Much, much more common are trades involving players on the cusp of NHL ability, or still in the AHL and needing a few years of development. Even then, in deadline deals, the names are usually not ones you know if you aren’t a fan of the team in question.

I’m sure you all vividly recall Aleksi Saarela at 20 going to the Hurricanes as part of the Eric Staal deal last year.

Now let’s jump to the bottom of the list and look at a player we know is a prospect: Adam Brooks. He spent more time in junior hockey than anyone else above him, and he’s in his first year pro in the AHL. He might develop into an NHLer, he might not. He has potential. Potential is the hallmark of a prospect.

Travis Dermott is next, as a player just moving into the NHL, but shoved further down the road a little in development at least in part because he’s a defenceman. He’s played 11 fun NHL games, but he is still a prospect with potential. He might become a full time NHLer soon, but he’s just not quite there yet.

Jeremy Bracco and Dmytro Timashov are also prospects. All they have is some junior glory and some AHL games to their names. They have potential in nearly as large a quantity as Dermott, but they aren’t NHLers at all yet. Remember, these guys are all the same age right now: 20 or 21 this year.

And now we have the question mark: Kasperi Kapanen. Is he a prospect still, or is he an NHLer, just not a top liner like our big three guys? I think he is an NHLer, not a prospect, and if the Leafs were to trade him, they’d expect much more back than a rental.

A few years ago, the Leafs traded for Connor Carrick. The deal was Daniel Winnick and a fifth-round pick to the Capitals for Brooks Laich and his enormous contract that had another year on it coming back. Carrick was the payment for taking that contract. That’s the kind of deal you make with a guy like Kapanen on deadline day. Chicago sent Teuvu Teravainen and Bryan Bickell to the Hurricanes in a similar deal that netted them a couple of picks as a return.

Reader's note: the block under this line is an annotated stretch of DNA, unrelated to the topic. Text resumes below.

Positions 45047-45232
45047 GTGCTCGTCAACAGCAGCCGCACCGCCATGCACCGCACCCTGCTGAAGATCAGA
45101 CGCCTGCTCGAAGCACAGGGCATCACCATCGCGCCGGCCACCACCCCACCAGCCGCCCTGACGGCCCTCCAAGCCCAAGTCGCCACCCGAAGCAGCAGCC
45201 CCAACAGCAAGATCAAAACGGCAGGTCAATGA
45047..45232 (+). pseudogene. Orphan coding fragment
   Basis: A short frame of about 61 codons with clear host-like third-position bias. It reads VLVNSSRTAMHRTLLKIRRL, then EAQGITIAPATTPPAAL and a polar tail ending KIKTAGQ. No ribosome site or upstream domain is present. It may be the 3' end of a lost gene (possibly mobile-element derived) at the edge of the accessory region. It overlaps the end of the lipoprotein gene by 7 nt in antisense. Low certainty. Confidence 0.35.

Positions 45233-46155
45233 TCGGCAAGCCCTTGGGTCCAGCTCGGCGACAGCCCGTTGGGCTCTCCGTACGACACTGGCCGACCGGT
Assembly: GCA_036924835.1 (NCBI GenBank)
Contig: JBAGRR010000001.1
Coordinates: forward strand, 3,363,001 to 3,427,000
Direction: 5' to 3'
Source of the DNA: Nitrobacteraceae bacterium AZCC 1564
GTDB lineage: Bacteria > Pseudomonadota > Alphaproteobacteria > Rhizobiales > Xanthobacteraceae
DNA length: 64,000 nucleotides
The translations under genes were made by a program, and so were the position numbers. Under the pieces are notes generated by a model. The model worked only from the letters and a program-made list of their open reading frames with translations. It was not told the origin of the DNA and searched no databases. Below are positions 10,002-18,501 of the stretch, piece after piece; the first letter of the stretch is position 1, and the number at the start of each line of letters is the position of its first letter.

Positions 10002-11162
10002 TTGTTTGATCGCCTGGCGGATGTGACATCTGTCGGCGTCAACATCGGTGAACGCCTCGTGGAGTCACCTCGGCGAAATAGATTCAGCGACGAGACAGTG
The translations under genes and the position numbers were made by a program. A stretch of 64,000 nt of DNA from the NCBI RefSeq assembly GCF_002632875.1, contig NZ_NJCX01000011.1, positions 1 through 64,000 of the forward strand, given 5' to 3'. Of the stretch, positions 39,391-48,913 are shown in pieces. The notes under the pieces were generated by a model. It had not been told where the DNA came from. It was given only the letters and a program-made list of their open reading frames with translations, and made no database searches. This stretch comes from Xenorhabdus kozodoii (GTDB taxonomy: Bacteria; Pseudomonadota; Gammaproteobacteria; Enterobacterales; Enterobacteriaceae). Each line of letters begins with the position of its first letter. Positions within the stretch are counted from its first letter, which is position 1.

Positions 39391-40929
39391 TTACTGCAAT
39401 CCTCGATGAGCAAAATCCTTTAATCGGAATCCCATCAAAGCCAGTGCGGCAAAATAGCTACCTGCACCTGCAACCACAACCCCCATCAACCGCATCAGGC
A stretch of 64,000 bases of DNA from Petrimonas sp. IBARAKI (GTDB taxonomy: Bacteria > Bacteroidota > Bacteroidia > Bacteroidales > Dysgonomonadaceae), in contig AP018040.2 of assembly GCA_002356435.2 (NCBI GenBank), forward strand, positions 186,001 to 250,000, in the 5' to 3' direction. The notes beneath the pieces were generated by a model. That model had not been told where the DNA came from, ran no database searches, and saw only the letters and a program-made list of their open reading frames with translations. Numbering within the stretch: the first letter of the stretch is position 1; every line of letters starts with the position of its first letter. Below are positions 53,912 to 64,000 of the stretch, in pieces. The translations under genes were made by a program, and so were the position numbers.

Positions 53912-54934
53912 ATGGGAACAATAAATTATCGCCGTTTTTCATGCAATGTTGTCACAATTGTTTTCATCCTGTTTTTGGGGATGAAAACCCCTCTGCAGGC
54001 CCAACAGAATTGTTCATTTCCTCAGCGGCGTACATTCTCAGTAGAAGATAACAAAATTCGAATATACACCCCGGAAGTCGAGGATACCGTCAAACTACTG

Luckily, the Leafs don’t have big contracts to dump, so if they move Kapanen, it would be for a real player coming back, someone with at least reasonable youth and term, and it would likely involve some other assets.

When you step up a level to Marner or Nylander, you’re into Seth Jones for Ryan Johansen range. Jones turned 22 the year he was traded, so he was a little older than our two non-prospects. Johansen turned 24 that year.

The sort of trade being bandied about — Ryan McDonagh for Mitch Marner is only one of many variations on the scheme — would need to involve a sci-fi subplot to de-age McDonagh down to about 23 or 24 to make it reasonable. And even then, you’d have to give it a long, long second set of thoughts.

The reason these trades are so rare is that when you have a very good NHLer at 20 or 21, no one knows what the limit is on his growth. His team doesn’t know what his value is or how good he will become. If a team trades him, they’re taking a massive gamble, and they’d need a very good reason to do it.

A jones for a young and elite defender isn’t enough, not unless you’re really sure you’re getting the better end of the deal. And even with Seth Jones, Columbus only really knew that in hindsight. So, will Columbus swap Zach Werenski for James van Riemsdyk? Not a chance. They wouldn’t even flip him for Mitch Marner.

So, sorry fans of preposterous fantasy trades, Mitch Marner is not a prospect. Start imagining trading for a pick and Jeremy Bracco instead.